By Katy Gill
This hungry grouper is being a very self-FISH.
The large marine animal appears in no mood to share its meal with its friend.
But that does not stop the second grouper fish from trying, as it attempts to wrestle the meal away for a full one-and-a-half minutes.
However, the first grouper’s grip is just too strong, and eventually the second one swims to the bottom of the ocean to find other pray.
The aquatic tug-of-war was captured by retired musicologist and novelist Sylvia May, 60, on a scuba diving trip off Cayman Brac in the Cayman Islands.
The dive guide had speared a lion fish to feed to a grouper that was following them, only for the second one to come and try and snatch the meal.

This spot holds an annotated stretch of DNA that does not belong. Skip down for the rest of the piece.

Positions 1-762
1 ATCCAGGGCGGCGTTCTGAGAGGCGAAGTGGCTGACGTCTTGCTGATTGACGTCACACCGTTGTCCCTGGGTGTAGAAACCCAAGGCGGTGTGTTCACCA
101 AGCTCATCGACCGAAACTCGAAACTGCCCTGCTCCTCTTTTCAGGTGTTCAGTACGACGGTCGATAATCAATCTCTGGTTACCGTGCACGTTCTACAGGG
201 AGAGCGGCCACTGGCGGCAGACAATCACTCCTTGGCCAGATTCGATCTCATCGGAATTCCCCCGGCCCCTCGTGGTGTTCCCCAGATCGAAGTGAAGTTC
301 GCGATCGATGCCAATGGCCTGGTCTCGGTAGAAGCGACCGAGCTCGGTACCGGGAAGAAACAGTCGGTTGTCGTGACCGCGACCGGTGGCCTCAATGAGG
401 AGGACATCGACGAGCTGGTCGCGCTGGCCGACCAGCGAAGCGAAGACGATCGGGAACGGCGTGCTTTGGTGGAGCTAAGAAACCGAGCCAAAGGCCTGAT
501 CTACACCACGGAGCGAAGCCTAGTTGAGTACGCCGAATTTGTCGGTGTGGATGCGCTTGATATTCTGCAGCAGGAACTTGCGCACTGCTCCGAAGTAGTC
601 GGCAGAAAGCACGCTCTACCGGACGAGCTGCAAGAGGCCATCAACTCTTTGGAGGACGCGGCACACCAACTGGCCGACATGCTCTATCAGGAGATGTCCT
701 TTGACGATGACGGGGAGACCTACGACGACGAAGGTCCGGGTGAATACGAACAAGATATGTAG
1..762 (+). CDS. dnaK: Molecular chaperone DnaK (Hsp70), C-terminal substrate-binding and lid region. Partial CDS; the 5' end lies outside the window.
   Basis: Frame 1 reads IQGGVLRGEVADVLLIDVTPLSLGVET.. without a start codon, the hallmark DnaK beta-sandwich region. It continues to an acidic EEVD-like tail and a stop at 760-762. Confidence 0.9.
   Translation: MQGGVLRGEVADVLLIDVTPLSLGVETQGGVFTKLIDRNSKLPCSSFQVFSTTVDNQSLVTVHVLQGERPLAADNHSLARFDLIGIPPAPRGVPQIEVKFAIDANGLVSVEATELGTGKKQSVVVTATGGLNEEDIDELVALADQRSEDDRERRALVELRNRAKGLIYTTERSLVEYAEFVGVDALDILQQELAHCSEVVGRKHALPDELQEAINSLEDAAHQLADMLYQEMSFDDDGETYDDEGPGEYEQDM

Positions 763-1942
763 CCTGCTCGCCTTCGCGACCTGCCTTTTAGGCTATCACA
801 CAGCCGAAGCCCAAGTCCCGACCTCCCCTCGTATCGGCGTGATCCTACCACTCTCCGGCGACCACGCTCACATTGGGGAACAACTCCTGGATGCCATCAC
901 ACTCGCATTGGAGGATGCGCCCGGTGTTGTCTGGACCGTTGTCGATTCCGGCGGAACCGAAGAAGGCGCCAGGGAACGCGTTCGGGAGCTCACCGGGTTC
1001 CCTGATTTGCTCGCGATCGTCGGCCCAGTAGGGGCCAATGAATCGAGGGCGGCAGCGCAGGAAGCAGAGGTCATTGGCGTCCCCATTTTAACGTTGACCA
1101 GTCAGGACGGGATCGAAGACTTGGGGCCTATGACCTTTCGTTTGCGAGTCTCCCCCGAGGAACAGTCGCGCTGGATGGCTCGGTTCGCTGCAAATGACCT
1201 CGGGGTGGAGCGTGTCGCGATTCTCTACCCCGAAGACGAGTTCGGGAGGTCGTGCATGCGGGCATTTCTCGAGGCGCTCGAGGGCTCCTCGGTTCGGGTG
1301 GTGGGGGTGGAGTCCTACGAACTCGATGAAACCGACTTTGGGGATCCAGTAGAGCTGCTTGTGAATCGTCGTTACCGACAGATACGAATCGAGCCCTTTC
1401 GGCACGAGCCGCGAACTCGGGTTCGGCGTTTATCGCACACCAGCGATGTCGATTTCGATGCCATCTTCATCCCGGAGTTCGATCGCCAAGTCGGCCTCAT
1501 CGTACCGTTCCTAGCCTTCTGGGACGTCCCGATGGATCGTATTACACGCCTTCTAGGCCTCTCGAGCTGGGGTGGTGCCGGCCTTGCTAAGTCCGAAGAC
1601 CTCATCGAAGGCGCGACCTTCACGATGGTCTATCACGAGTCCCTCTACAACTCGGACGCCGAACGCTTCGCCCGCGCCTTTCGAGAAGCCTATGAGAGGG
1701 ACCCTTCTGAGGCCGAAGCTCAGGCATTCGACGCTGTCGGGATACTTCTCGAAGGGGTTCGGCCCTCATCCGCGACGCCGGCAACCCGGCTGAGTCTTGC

Sylvia said: “Divers are helping to cull the invasive lion fish population in Caribbean waters, and will frequently dive with a spear to try and catch them.
“Often when they catch one, they will feed it to a grouper, and it has become typical in the Cayman waters for groupers to hang around groups of divers waiting for a free meal.
“While it is common to have groupers eating lion fish given to them by a diver, it is not common for two of them to fight over one.
“Our dive guide had speared a lion fish and was about to feed it to a grouper that had been following our group around.
“Another grouper that had been hovering near us swam in and grabbed it off the spear before the first grouper could get it.
“The first grouper tried to take it away, and what ensued was a tussle between the groupers.
“Everyone was amazed at the aggression shown by the one grouper, and we all felt very fortunate to have witnessed this unusual occurrence.”
Sylvia was diving with her husband Richard in a larger group, lead by Jeff from Cayman Brac Reef Divers.